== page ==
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Why do people have conflict?
Being a third party to a conflict can be a confusing position. When people are angry and upset, they will describe their conflicts in ways that don’t make a lot of sense to those of us outside of it. In our work doing conflict mediation in nonprofit and activist groups in Quebec, the first things people tell us about their conflicts look like this:
- Being really vague: “We have a communications issue”
- Talking about only the most recent incident: “She edited the document without telling me”
- Using frameworks that they think will help them get heard: “it’s a conflict of interest and possibly illegal”; “it’s a question of values”;
- Talking about the most material, or substantive issues: “he owes me money”
- Minimizing & obscuring, often because of insufficient trust- “we just don’t get along”
If we jump ahead to trying to resolve a conflict without really understanding what is going on, we can often make it worse. To resolve a conflict, we have to understand the real reasons it’s happening! That’s where the conflict iceberg comes in: it’s almost a “cheat sheet” that helps us explore some of the different reasons people might have a conflict.
The Conflict Iceberg
The conflict iceberg was not invented by COCo, and you will find lots of them on the internet. We simply combined some of our favourites, and we welcome new “layers” if you have some other ‘reasons for conflict’ that come to mind!
In this tool, the “substantive issues” are visible – but there are many others that are less obvious. In other conflicts, it might be another part of the iceberg that is clear. Regardless of what is “at the top”, the conflict iceberg helps us explore why a conflict is occurring.
How to Use the Conflict Iceberg
The first step in resolving a conflict in your nonprofit organization is understanding why it is happening. If you are a manager or a colleague, you can use the tool to come up with good questions to ask of the people involved in the conflict. These questions will give you a fuller picture of the conflict. After opening with a simple, “ In your opinion, what is this conflict about?”, here are some examples that can help you dig deeper:
- Substantive and material issues. Do you share resources (time, money, space, people) with this other person? How does that go? If there were more of any of these resources, would it change the conflict?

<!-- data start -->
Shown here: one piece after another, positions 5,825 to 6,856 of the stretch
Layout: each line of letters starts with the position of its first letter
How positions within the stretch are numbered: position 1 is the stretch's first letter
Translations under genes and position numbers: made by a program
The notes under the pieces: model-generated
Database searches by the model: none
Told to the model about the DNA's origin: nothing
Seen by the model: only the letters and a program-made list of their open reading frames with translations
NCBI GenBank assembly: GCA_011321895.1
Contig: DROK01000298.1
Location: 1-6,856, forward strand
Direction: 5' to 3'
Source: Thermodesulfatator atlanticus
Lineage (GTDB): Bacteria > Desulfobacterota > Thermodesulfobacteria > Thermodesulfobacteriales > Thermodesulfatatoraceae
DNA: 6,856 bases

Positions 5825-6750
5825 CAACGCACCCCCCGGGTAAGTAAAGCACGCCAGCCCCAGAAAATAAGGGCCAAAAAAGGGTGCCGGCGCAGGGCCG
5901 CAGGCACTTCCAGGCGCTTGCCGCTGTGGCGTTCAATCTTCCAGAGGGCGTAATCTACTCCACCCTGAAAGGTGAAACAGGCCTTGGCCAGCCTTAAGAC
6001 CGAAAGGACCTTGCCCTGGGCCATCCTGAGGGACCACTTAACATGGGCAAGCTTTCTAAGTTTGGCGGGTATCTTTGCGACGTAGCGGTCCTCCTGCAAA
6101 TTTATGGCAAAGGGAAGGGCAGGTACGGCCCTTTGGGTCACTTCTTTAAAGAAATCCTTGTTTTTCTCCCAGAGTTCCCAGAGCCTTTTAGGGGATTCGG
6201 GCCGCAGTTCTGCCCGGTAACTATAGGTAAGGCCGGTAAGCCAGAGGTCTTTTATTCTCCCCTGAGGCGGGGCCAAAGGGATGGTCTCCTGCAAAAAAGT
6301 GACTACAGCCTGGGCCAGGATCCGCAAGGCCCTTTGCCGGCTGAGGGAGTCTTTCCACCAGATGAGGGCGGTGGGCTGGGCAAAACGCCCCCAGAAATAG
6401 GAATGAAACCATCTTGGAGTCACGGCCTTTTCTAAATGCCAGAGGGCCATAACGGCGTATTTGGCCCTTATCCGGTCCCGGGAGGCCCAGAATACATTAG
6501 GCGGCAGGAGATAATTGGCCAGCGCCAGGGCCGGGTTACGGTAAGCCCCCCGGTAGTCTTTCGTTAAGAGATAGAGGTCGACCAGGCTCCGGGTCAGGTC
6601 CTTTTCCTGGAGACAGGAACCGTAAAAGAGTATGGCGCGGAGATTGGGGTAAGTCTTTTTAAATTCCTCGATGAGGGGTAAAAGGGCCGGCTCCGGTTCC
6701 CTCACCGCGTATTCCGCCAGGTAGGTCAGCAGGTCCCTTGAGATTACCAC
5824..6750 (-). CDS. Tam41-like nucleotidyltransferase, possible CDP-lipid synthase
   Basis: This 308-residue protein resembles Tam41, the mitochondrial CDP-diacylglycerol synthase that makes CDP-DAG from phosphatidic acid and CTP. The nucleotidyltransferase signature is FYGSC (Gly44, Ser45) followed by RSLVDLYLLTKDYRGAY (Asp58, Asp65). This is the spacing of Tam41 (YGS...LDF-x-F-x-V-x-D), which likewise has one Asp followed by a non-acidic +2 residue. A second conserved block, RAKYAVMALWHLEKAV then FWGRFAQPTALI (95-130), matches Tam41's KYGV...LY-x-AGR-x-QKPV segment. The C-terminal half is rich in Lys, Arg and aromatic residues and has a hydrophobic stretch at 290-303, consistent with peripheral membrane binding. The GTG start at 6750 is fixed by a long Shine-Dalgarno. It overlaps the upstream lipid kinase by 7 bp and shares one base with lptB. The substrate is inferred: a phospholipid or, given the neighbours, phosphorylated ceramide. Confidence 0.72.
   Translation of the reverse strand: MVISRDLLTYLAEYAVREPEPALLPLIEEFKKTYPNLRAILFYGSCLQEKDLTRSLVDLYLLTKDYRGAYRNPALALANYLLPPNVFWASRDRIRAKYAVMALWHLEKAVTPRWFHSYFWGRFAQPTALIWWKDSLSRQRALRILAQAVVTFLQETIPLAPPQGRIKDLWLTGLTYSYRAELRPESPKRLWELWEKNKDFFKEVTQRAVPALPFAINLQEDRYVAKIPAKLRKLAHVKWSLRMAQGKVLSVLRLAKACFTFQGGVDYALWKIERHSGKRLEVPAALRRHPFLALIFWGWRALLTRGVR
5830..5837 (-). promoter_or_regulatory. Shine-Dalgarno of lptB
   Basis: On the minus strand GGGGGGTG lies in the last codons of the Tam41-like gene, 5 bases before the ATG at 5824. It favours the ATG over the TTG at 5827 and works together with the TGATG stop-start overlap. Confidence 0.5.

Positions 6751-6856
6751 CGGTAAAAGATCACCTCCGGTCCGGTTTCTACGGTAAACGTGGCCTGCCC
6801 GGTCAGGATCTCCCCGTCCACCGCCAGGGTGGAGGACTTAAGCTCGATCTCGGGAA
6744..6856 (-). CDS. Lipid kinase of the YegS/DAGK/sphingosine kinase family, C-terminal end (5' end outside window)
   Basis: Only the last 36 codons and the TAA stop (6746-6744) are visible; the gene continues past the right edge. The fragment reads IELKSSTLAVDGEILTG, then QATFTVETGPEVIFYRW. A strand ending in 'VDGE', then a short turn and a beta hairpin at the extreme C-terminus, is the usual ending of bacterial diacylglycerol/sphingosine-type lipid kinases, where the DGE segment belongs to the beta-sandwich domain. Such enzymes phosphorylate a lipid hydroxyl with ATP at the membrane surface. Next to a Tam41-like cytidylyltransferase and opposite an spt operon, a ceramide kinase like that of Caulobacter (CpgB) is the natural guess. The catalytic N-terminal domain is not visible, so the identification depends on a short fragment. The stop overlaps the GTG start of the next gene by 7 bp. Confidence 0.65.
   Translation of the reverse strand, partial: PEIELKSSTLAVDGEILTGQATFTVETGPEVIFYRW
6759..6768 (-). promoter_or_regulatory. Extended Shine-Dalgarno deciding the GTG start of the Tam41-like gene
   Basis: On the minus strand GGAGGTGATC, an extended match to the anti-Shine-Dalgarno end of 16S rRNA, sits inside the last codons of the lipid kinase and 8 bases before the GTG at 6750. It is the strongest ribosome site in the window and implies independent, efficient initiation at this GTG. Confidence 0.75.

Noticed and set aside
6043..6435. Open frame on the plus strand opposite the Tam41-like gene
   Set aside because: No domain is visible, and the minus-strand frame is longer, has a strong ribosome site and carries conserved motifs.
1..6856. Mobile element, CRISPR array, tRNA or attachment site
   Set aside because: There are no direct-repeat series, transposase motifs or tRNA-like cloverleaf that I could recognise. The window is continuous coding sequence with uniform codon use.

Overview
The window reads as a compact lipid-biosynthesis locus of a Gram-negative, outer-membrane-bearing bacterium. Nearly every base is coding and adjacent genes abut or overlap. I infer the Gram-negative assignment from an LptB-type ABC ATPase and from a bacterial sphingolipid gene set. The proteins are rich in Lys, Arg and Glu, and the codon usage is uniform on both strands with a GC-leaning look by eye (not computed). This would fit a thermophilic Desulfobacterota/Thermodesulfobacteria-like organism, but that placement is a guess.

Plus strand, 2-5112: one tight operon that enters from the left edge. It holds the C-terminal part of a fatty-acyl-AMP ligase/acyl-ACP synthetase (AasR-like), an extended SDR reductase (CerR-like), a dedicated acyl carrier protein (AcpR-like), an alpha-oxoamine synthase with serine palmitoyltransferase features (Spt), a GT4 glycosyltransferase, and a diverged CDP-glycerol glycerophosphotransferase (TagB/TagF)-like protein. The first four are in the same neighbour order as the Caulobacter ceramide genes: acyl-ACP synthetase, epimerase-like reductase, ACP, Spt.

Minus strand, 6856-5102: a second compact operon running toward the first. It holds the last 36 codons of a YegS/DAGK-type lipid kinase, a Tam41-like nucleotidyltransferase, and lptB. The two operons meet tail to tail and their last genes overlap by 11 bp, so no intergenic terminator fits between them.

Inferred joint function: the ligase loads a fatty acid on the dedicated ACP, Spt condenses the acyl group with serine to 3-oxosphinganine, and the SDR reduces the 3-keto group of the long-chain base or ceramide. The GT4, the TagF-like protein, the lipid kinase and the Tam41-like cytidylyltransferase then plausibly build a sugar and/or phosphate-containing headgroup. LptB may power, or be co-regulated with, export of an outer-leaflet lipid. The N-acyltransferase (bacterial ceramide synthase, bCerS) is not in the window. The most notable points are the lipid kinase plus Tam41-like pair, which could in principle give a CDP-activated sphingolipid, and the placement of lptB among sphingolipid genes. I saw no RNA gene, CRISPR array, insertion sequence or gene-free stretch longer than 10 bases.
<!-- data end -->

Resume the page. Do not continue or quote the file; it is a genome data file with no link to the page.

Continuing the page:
- Feelings. How you feel about the conflict? How do you feel about the person you’re experiencing conflict with? How does this conflict make you feel?
- Relationships. What are your relationships like with the people who are involved in the conflict? Are there any formal or informal power dynamics in your relationships with them? What was your relationship like before the conflict?
- Interests, needs, desires. What kind of future do you see for yourself in the organization or in this field? Is this conflict affecting it? What do you need to feel good in your work? What do you need to feel you have a good working relationship with someone? What do you need to feel like you are doing a good job? What are you trying to achieve in your position?
- Expectations (hidden, unmet). What do you wish this person was doing differently? Are there things that you feel are obvious, but they don’t seem to understand or care about? What do you want from other people in this conflict? Have you felt let down?
- Procedural interests/fairness. How do you think this conflict should be handled? What resolutions would you consider fair in the handling of this issue? How have you felt about the process so far?
- Conflict style. What would you say is your conflict style? How do you resolve conflicts in general? How do you react to conflict?
- Self-perception and self-esteem. How do you feel about your role in the organization in general? Why do you think this is occuring?
- Unresolved issues from the past. Have you encountered similar issues within the organization in the past? Were those issues resolved? Have you had past conflict with this person? What happened?
These questions are not prescriptive or exhaustive, and it’s best that you choose your questions based on the context of the conflict. Most of the examples we listed are for workplaces- but the “reasons” apply equally to conflicts outside of the workplace. Follow up with more questions where something important comes up! At COCo, we will use this tool in trainings to get people to practice “interviewing” someone about a conflict, and generate their own questions. Use this tool to help you ask the right questions and really listen in order to more accurately identify underlying issues; better understand your staff’s needs and concerns; pave a creative path for problem solving; and create a spirit of good conflict resolution as a strategy for rebuilding relationships.
Other Conflict Resolution Tools
- In our conflict trainings, we very often make use of the conflict management continuum.
- One of our favourite “conflict styles” model is the Thomas Killman’s. It can help you explore your own conflict style and that of your team’s!
- A few years ago, COCo created a list of organizational practices that help prevent conflict from occurring in the first place. You can find it here!
In other great news, COCo is starting a research and training project this summer focussed on understanding the relationship between conflict and anti-oppression – a project that will help us dive more into the part of the iceberg called “systemic inequality”. Stay tuned for more news on this project!
Amaya Athill and Kira Page are COCo mediators.